Federal Reserve Study Shows Banks Tightening Credit Card Approvals, Increasing Rates and Fees

The Federal Reserve issued a statement this month that essentially agrees with the findings of private studies and journalists about the state of the credit card industry. Releasing results from its quarterly survey of banks to journalists, the Federal Reserve noted that more banks rely on fees and finance charges from cardholders in good standing to offset losses from defaulted accounts.

Therefore, according to the Fed's survey results, many banks intend to increase annual fees, raise interest rates, and pursue more service charges on most credit card accounts. Some survey respondents told researchers that some of their companies' actions were prompted by pending credit card regulations. However, most bank officials responding to the Fed's request noted that credit card account changes were mostly designed to insulate lenders from the effects of a sour global economy.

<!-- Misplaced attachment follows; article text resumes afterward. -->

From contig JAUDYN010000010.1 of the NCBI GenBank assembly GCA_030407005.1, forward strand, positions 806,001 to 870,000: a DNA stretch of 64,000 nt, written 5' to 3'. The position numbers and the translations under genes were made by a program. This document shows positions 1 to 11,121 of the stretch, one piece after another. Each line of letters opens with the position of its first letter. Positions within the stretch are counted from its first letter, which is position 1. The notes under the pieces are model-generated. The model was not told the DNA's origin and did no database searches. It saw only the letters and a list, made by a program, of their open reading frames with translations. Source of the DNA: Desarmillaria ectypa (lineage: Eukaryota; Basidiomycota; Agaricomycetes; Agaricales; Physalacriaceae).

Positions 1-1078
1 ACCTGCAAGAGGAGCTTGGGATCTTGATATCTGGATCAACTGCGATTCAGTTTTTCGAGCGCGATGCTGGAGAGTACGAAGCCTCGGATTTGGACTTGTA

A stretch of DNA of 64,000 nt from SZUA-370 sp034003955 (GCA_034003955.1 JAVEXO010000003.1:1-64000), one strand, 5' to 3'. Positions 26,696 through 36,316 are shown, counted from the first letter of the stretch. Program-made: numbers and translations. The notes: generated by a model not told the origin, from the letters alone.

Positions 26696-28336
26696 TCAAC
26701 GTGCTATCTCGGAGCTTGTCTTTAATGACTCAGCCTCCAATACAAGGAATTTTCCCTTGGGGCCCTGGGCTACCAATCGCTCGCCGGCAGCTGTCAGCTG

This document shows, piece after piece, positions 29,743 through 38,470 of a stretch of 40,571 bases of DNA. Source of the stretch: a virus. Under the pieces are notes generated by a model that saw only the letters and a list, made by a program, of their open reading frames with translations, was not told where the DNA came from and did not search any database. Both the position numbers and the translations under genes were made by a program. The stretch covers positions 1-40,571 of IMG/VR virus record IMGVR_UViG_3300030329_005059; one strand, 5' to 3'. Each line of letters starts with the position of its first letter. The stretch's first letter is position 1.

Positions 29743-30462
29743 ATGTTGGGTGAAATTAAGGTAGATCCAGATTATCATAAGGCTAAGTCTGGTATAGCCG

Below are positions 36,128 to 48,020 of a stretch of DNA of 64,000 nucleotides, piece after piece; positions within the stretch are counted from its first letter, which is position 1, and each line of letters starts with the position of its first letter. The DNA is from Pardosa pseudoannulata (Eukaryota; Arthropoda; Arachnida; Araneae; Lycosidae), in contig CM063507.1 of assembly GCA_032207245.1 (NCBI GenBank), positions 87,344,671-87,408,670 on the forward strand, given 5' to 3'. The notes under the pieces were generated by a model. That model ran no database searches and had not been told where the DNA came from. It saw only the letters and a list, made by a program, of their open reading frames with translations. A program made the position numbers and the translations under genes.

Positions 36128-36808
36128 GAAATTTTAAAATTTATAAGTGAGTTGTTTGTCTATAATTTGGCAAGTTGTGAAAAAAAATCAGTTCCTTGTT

Roughly one in four banks responding to the Fed's survey reported tightening their credit card approval standards in the past quarter. While that figure may sound high to casual observers, industry analysts note that a similar survey conducted in the summer of 2008 resulted in a 75% affirmative response to the same question. Lending industry observers note that this trend represents a more prudent approach to offering credit cards and setting credit limits, compared to the loose market of only a few years ago.